Wednesday, May 4, 2016

‘Aligarh’: Poetry in Silences and Pauses



Indranil Mukhopadhyay



I am not a film critique. I have liked films that critics have ridiculed, to my embarrassment- particularly when I watch them on the big screen. Big screen takes away all my critical faculties and mesmerizes me. It has to be of the caliber of “RGV Ki Aag” to make me hate a movie I see on big screen.  But if a movie touches the inner core of my heart, I feel like penning down my thoughts. ‘Aligarh’is one such movie. Most of my friends had already seen the movie while I was away, but when a very dear friend agreed to join me putting aside all the household responsibilities on a Sunday afternoon, I was elated.  I’m not writing down a formal review of the movie but merely scribbling down my interpretations and observations about the film.


‘Aligarh’ is based on a true story of an Aligarh Muslim University Professor, Prof Srinivas Ramchandra Siras, who was also an acclaimed Marathi writer of short stories and a poet. Siras got the Maharashtra Sahitya Parishad award for his 2002 collection of poems –‘Paya Khalchi Hirawal’ (Grass under my feet). On February 8, 2010 two men, hired by AMU authorities, intruded into Prof Siras’ house and video-graphed his personal moments. The next day AMU suspended him for getting intimate with ‘rikshaw puller’ even though their relationship was consensual.

Siras fought his case and won it in Allahabad High Court, got his job back and accommodation. The case was fought in the background of the historical judgement of Delhi High Court in 2009 which decriminalized homo-sexuality, which was ratified at the Supreme Court in 2013. The landmark judgement was a resultant of a prolonged battle against section 377, which criminalized sex among adults “against the order of nature”. Final judgement on the matter is under review at the Supreme Court of India, while thousands of couples are being harassed on a daily basis for not conforming to sexual stereotypes. 

‘Aligarh’ is an immensely political movie- albeit devoid of the usual prejudices. It has come at a time when the country is redefining the meaning of freedom while misanthropy is thumping his feet celebrating its imminent victory over reason. At a time, when liberty is gasping for breath and values and prejudicesare intruding increasingly into personal sphere, ‘Aligarh’ recites the narrative of a modern, heterodox and liberal society and seeds the hope for a victory of humanity.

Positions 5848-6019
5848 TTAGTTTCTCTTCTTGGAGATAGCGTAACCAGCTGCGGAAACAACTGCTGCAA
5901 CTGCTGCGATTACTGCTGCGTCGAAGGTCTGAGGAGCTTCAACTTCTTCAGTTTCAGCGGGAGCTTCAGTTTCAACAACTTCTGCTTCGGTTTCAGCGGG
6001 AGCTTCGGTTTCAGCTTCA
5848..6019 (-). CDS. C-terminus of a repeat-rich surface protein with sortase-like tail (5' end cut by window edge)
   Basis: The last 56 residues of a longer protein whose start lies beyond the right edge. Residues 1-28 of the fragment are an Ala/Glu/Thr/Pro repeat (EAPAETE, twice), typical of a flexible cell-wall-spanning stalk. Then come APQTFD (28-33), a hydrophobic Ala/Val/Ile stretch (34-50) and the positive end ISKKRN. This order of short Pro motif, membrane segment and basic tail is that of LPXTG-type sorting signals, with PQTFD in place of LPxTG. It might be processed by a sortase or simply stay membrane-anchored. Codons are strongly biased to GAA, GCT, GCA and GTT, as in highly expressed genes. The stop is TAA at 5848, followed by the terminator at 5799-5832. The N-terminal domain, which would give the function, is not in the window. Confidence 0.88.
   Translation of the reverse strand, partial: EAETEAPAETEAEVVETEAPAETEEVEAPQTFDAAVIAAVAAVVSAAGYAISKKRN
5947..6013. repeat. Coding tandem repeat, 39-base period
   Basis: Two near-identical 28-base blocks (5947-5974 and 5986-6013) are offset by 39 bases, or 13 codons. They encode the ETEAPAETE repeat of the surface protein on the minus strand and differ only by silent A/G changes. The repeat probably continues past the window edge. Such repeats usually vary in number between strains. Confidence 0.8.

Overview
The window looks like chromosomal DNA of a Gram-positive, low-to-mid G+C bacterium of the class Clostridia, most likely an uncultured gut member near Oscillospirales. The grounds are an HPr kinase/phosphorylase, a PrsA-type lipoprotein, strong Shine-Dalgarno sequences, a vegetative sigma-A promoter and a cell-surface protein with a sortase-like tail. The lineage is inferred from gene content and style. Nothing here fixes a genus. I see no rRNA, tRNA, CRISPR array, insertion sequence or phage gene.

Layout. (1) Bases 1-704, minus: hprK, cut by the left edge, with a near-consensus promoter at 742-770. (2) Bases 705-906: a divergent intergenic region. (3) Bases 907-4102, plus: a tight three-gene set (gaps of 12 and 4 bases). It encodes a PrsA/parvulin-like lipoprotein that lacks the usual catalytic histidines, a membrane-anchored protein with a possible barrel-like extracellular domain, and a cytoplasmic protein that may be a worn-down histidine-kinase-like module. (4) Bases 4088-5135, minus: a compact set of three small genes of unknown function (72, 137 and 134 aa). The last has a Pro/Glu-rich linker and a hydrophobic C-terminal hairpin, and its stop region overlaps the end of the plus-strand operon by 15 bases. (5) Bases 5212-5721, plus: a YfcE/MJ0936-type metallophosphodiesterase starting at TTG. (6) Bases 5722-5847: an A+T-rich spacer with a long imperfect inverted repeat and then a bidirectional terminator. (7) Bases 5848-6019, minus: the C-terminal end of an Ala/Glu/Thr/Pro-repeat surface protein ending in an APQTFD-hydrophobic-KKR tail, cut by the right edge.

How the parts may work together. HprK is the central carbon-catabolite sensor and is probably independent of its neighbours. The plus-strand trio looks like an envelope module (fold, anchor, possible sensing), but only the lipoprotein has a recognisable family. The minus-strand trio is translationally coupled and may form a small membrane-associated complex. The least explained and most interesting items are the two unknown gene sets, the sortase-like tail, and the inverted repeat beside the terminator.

There are several scenes and moments in the film, which have created a lasting impression in my mind. The best moment about the film is when Prof. Siras engages himself in translating his book in a busy courtroom- he finds enormous joy in creating something. This is an ultimate depiction of the beauty of the human mind which is indestructible. It sends an immensely positive message- the inner core of the mind remains unaffected amidst personal difficulties and social humiliation. The other moment of immediate connect is where Siras finds it unromantic to typecast his deep desires and sensations into a three letter word (i.e. gay). 

Manoj Bajpayee’s portrayal of Prof Srinivas Siras is a brilliant example of method acting- shows his integrity to the work. The way he has depicted the various shades of emotions- his vulnerabilities, his romanticism with loneliness, his understated strength, the occasional anger and his non-conformation to sexual binaries with so much maturity is unparalleled to Hindi cinema- at least as far my memory goes. Sirus’ love for poetry, his romanticism with LataMangeshkar’s songs comes alive with every dialogue Manoj utters and presents an old worldly charm.

A realistic presentation is the strength of Hansal Mehta’s cinematography. The way silences and pauses have been used; scenes have been shoot in all real locations brings a lot of freshness as well as shows his depth of understanding. It befits the gravity of the subject. In fact when I came out of the theatre, the grandeur of the mall made me feel like entering into “reel” from the “real”.

Rajkumar Rao as the young journalist Dipu Sebastian is refreshing. His oneness to the purpose- his anxieties and passions- though a bit utopian to my matured mind- may be infectious and inspiring to many who are on the better side of age. The bond that develops between him and Prof Siras is quite unique. Both these brilliant actors despite their differences in age have shown immaculate acting credentials- whenever they have been together in a scene, it turns out to be memorable.

Despite victory in the case why does Prof. Sirus commit suicide? The ability of the director to leave that question unanswered shows his strength and rare maturity- particularly when it is a norm in Hindi cinema to make everything vulgarly explicit and leave almost nothing to the imagination of the viewer. Thanks Hansal, for having faith in the Indian viewer that they can also think!

Prof Siras fought and lived to reclaim his dignity which he achieved through the victory. He wanted his rightful place in the University he loved so much and served for decades. He wished he could go to the US and live with dignity. There is still mystery around his death- whether he committed suicide or he was killed. While those questions remain unanswered and his life pauses, humanity transcends and the eternal journey continues through its silences and pauses.

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